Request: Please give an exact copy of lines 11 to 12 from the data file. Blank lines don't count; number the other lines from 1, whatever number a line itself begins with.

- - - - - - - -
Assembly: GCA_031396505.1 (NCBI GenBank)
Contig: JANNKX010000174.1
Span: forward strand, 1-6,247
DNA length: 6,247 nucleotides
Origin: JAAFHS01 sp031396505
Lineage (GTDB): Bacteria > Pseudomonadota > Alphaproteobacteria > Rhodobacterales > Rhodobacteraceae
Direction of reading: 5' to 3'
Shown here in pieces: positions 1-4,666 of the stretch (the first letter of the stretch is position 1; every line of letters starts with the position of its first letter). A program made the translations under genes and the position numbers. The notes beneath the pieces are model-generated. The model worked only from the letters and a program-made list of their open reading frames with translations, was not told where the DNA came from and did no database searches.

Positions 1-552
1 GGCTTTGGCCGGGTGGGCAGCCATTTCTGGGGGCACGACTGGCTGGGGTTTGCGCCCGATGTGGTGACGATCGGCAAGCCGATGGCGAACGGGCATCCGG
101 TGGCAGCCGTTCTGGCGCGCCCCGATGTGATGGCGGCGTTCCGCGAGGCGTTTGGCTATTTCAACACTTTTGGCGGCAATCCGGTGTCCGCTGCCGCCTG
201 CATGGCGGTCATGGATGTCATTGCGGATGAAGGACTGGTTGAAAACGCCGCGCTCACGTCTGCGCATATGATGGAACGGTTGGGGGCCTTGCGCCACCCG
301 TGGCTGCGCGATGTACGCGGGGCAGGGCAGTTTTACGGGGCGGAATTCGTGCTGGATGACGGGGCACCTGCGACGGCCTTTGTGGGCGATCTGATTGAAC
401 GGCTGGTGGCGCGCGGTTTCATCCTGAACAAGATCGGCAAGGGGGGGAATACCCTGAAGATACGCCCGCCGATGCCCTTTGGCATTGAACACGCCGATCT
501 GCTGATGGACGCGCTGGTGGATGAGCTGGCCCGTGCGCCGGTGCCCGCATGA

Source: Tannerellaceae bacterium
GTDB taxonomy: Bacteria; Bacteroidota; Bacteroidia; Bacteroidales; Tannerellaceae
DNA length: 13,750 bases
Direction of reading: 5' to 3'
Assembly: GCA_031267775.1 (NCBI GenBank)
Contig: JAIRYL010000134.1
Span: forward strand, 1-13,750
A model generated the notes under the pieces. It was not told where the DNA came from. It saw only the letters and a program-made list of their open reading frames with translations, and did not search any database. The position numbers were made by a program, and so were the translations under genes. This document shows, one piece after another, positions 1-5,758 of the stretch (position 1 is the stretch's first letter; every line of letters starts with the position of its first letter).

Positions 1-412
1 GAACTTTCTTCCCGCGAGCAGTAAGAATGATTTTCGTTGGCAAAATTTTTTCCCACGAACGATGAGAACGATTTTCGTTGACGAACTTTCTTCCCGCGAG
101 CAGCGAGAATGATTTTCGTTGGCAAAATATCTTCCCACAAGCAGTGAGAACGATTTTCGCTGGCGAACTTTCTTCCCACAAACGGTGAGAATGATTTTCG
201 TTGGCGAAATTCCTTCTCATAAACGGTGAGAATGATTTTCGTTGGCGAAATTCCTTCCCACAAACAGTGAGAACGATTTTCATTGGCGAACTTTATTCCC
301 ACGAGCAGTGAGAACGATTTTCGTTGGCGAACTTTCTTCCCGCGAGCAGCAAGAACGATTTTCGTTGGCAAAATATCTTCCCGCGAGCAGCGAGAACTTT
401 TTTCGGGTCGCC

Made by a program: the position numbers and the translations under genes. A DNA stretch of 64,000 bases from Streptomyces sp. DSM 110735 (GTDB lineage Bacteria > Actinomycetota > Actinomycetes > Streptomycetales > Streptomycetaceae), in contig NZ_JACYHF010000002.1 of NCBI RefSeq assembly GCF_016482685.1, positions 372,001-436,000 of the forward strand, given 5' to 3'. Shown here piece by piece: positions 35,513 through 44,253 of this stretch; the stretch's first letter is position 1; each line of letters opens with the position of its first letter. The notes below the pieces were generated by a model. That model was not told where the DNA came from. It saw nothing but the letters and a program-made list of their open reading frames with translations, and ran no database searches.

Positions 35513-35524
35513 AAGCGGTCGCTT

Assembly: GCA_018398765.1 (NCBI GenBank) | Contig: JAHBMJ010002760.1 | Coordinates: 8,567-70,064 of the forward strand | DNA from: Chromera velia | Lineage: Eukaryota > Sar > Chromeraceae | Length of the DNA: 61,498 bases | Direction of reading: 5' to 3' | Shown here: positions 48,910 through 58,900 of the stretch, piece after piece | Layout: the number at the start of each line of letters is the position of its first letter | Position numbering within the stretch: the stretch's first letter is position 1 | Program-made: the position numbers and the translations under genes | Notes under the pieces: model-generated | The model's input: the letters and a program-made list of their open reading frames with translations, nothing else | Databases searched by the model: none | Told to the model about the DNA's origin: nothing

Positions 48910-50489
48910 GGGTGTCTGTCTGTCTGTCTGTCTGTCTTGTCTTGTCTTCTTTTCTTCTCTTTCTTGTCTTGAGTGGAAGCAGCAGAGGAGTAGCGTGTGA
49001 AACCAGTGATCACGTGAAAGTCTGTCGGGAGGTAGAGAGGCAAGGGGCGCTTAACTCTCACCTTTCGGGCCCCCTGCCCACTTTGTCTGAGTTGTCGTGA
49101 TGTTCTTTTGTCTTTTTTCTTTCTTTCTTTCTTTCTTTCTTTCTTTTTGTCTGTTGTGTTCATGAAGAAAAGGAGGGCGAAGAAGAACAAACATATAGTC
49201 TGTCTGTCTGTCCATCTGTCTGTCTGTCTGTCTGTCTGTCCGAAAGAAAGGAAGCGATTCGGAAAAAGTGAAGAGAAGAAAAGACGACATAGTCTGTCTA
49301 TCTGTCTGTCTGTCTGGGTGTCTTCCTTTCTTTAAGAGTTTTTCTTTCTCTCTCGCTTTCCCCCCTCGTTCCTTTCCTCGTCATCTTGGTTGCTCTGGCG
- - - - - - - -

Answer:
101 TGGCAGCCGTTCTGGCGCGCCCCGATGTGATGGCGGCGTTCCGCGAGGCGTTTGGCTATTTCAACACTTTTGGCGGCAATCCGGTGTCCGCTGCCGCCTG
201 CATGGCGGTCATGGATGTCATTGCGGATGAAGGACTGGTTGAAAACGCCGCGCTCACGTCTGCGCATATGATGGAACGGTTGGGGGCCTTGCGCCACCCG